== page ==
Stephen T. writes:

I think one reason for Lennon’s decline was in fact his serious hard drug use. He was unmatched by any of the others in his appetite for drugs. Harrison did a fair amount of psychedelics but gave them up relatively early and McCartney rarely ventured beyond weed. Lennon, however, consumed LSD “like candy” (his words) and was snorting heroin by the mid-70s (his famous cross-country trip in a station wagon w/Yoko was actually a strategy to kick the habit.) He also used cocaine and was, by his own admission, a functioning alcoholic until the late 1970s. Few people can mess with the mental chemistry and venture down those dark pathways without being tinged by it in a life-altering way. I have observed a bit of that up-close and, even in those who have “recovered,” I perceive that there is something subtly askew or altered about them for the rest of their life.

Will Dial writes:

Scott B. wrote:

“…he’s also an extremely trivial artist. Nice guy that he is, I don’t take him seriously as a musician.”

This is right up there with the inexplicable “Ringo-was-a-terrible-drummer” meme that I’ve long recognized as an infallible “tell” of the non-musician. In twenty years of playing in bands in NYC (from the late seventies to the late nineties), I never came across a serious musician who had anything less than respect for either one of them. (Besotted Lennon-worship was for wannabes.) “Joyous songs…up to and including Revolver”? He’s been listening to a different John Lennon, I think. Leaving aside the often maudlin love-gone-wrong songs (“This Boy” and “Yes It Is” come immediately to mind), what about “I’m a Loser”? Or “Help”? Or “Run for Your Life”? I could easily add to this list. “Ticket to Ride” is one of the bitterest songs in the Lennon-McCartney catalogue—the sentiment is John’s, the artistry of the arrangement (the only thing “joyous” about the song) is Paul’s. I’d say that, as much as John’s gifts languished in the absence of Paul (as you argued), so Paul’s languished in the absence of John. But to dismiss McCartney as a “nice guy” but “extremely trivial artist” is gratuitously to slur a man with a remarkable melodic, lyric, and instrumental gifts. Such an attitude completely misapprehends the Beatles and everything they accomplished—which is, I guess, inevitable following the apotheosis of John Lennon almost 30 years ago.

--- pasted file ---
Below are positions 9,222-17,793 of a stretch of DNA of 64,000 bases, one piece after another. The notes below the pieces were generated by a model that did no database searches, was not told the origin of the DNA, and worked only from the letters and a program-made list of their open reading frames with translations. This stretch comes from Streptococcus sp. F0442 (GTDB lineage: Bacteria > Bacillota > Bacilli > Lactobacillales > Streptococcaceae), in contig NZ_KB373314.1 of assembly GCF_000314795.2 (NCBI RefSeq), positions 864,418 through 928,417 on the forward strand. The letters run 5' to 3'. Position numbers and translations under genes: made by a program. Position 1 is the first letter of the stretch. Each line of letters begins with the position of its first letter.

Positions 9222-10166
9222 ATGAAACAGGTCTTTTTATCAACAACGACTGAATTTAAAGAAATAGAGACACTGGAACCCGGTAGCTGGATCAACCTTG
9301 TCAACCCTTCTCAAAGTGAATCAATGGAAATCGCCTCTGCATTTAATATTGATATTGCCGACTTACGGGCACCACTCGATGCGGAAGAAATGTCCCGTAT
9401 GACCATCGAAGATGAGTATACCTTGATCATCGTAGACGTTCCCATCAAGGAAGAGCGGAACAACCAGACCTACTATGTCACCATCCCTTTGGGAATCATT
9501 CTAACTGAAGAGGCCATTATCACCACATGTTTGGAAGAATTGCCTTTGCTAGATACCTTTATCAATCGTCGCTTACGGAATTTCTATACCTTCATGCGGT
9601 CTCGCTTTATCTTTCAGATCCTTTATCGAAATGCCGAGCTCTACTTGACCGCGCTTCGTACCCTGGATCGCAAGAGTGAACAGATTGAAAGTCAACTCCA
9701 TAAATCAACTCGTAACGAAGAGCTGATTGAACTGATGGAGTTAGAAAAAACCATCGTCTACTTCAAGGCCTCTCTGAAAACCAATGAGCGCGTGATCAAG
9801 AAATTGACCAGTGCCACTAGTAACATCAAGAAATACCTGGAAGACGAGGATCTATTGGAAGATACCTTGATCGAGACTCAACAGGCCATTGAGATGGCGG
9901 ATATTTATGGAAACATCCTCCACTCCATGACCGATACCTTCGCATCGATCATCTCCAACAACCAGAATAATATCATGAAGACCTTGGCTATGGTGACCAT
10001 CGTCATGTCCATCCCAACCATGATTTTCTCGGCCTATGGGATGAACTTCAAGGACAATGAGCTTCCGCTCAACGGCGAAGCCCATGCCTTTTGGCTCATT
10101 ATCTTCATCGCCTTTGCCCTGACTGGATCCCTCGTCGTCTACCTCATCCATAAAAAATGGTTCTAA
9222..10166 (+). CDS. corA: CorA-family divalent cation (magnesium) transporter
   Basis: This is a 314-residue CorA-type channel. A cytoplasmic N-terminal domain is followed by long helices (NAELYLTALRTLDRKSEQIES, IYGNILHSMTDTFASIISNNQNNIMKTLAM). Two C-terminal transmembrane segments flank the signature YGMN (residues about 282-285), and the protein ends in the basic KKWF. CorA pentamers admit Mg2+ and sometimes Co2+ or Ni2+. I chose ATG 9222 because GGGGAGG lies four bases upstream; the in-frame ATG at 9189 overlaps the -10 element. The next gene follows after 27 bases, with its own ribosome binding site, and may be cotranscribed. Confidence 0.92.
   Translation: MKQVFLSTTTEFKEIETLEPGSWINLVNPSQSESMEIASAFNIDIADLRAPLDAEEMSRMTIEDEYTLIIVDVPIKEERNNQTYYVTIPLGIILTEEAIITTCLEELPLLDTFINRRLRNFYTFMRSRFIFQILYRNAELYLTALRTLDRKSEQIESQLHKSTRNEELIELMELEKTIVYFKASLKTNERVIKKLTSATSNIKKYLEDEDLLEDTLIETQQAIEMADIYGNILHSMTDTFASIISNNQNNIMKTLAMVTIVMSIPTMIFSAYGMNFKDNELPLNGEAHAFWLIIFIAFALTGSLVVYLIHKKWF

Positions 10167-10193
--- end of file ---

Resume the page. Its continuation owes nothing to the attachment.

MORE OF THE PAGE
LA replies:

I think anti-McCartneyism has a lot to do with leftism, or at least vestigial leftist-type attitudes. Lennon was the true counterculturalist; was bitter and alienated and acerbic, and suggested some utopian transformation of humanity. McCartney liked life, was not seeking to tear things down. I remember when Lennon died, some writer, probably at the Village Voice complained, “Why is it always the Lennons and the Kennedys [meaning the charismatic great men who challenge and change society] who get killed, not the McCartneys and the Nixons [meaning the squares and defenders of the status quo]?” Yes, for the committed counterculturalists, McCartney was the equivalent of Nixon. And also there was the supremely countercultural implication that such exponents of the establishment deserved to be killed.

I’m not suggesting that Scott has such attitudes. But his astonishing dismissal of half of the Lennon-McCartney song-writing team reminds me of them.

LA continues:

Also, the people who tear down McCartney are following the example of their hero Lennon, who started it all with his post-Beatles interviews tearing down the group and McCartney in particular. Lennon was just a nasty human being. But again, the genius of the Beatles was the way his unpleasant edge became a part of the ebullient totality.

John B. Writes:
I was surprised to learn, via Dimitri K., that McCartney’s “Mrs. Vandebilt”—which I think is how it’s spelled on the album (Band on the Run)—was a big hit in the U.S.S.R. This would seem to be confirmed by McCartney’s performing the song in Kiev, in 2008—by request.

September 7

Kathlene M. writes:

McCartney may have been sentimental in many of his post-Beatle songs, but a few of his later works had sublime moments, like “Calico Skies,” “Little Willow” and “Somedays” from Flaming Pie (1997). McCartney’s lyrics and melodies could capture the bittersweet moments of life so simply, such as this from “Somedays:”

Sometimes I laugh
I laugh to think how young we were
Sometimes it’s hard
It’s hard to know which way to turn

Some days I cry
I cry for those who live in fear
Some days I don’t
I don’t remember why I’m here.

Or this from Little Willow:

Bend, little willow, wind’s gonna blow you
Hard and cold tonight
Life, as it happens, nobody warns you
Willow, hold on tight

Paul McCartney is right up there with Bob Dylan in my opinion.

Scott B. writes:

Sorry for the emails last night. I have an unfortunate tendency to witter on about John Lennon’s (musical) genius when I’m drunk. Sorry to inflict that on you.

Kidist Paulos Asrat writes:

I’m so glad Kathlene M. picked up on Paul McCartney’s songs of later years. I agree with her that somehow McCartney “found himself ” in his later (post-Wings) songs. This makes me wonder if he was a bigger contributor to the Beatles in the Paul/John duo—both melodically and lyrically. I attribute his decline to his omnipresent, over-possessive wife, who even joined his band Wings. I think she cramped his style for all those Wings years, until she got sick with cancer and passed away. John never made that comeback. (Or should he also have outlived his draconian wife to succeed?—I don’t think so!)

Posted by Lawrence Auster at September 06, 2009 09:00 PM | Send